Common Name: Wintergreen|
Scientific Name: Gaultheria procumbens
Family Name: Heath (Ericaceae)
Other Common Names: Winterberry, Checkerberry, Tea Leaf, Deerberry
Flower Color: White
Habitat: Poor Acidic Soils in Woods and Clearings
General Bloom Dates: June - August
Look for the flower under the evergreen leaves. The small (1/4 inch) flower has 5 petals that form a "bell" shape. The oval shaped leaves are dark green in color and appear to be hard and brittle. The leaves have an obscure tooth pattern and when broken there is an unmistakable wintergreen aroma and taste. The pollinated flower turns into a bright red berry, also bearing the wintergreen flavor. This plant will reach heights of 2 - 6 inches and will not compete well in a heavy understory.
The wintergreen plant was the original source for the favored wintergreen oil. It was once extracted from the plant to use in candies and as a spice. With the risk of over-harvest of this slow growing plant a second source was found. This new source of wintergreen extract was the Black Birch. It is now produced synthetically. If you enjoy the wintergreen flavor an excellent tea can be made from the leaves and/or berries of this plant. They can be harvested at any time during the year, as this is an evergreen plant. During the winter season you may simply need to brush away the snow to find the plant. Be sparing when you harvest the leaves from this plant, making sure to only take one of two leaves from each stem. This will ensure that there will still be some for the next time.
The leaves and berries can be eaten as a trail nibble. They are both very flavorful, however the leaves can irritate the stomach if swallowed. The volatile oil of wintergreen is very toxic, so one should never take the volatile oil internally. It is said that a mere 6 milliliters of wintergreen oil can kill an adult human. The active ingredient in the oil is methyl salicylate, which is a compound similar to aspirin. In fact the oil of wintergreen was used in some of the first commercially prepared aspirin tablets. Due to this property, the wintergreen plant was used by many civilizations in much the same way as we do aspirin today. Most often the chemical would be derived in a tea, which would soothe sore muscles, calm a headache, and relieve general pain. For a more potent supply the tea would be left steeping for several days until it started to ferment. This fermented liquid was the preferred method for use as a medicine.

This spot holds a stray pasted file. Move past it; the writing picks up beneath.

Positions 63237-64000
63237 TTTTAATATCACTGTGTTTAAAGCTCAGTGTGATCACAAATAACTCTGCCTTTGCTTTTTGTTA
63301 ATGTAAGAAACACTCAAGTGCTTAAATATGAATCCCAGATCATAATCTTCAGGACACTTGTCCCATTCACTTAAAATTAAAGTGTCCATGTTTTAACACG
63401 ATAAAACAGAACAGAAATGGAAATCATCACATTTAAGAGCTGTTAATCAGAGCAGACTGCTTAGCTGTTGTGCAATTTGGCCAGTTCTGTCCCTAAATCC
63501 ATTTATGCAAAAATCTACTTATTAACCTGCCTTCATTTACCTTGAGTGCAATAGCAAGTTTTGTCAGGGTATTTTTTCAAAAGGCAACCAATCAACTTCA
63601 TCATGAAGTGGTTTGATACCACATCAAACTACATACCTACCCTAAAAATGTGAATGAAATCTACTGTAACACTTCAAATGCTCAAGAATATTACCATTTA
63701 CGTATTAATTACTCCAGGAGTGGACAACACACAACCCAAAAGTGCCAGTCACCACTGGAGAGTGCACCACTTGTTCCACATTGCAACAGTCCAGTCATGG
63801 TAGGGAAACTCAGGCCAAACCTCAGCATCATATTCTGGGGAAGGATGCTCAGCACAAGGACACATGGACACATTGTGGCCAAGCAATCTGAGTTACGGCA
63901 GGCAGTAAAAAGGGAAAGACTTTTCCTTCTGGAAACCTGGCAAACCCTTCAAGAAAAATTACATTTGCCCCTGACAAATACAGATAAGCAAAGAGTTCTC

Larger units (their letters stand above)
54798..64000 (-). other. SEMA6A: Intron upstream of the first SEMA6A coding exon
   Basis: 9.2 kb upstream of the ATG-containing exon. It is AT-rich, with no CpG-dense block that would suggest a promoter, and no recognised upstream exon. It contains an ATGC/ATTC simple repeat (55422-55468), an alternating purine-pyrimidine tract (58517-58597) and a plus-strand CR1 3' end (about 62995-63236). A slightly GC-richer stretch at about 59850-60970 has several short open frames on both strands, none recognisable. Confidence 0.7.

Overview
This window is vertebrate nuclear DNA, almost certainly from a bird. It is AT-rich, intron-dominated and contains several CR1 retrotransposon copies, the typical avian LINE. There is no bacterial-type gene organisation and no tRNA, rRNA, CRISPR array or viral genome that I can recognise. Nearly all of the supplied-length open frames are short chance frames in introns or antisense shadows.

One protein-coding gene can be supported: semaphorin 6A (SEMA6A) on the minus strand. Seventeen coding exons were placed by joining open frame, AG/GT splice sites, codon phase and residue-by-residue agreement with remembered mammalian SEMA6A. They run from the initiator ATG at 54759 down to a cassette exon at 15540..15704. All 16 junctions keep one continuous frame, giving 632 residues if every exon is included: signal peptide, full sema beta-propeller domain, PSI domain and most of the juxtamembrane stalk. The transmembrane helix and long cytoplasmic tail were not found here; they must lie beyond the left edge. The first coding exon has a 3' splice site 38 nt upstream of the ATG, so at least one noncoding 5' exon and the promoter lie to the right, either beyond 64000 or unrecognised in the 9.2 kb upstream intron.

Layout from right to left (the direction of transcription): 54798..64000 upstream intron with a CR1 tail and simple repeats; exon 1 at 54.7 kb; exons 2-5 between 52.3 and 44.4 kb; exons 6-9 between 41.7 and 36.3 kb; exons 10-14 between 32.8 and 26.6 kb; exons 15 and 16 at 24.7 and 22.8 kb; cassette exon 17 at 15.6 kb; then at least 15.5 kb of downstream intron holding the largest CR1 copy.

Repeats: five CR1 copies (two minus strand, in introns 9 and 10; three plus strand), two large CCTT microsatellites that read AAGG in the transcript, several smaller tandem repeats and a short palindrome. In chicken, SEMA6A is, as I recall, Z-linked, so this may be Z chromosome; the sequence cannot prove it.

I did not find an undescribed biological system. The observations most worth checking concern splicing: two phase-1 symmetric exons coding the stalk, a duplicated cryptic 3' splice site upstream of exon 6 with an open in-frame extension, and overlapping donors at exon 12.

Cooking the leaves or berries of the wintergreen plant will fill the house with the wonderful aroma, but the flavor of the berries and leaves will have diminished. When the leaves or berries are heated the volatile oils are vaporized into the air. If you want to use the berries for their flavor it is best to use them fresh. Pureeing them will bring out more flavor to the food.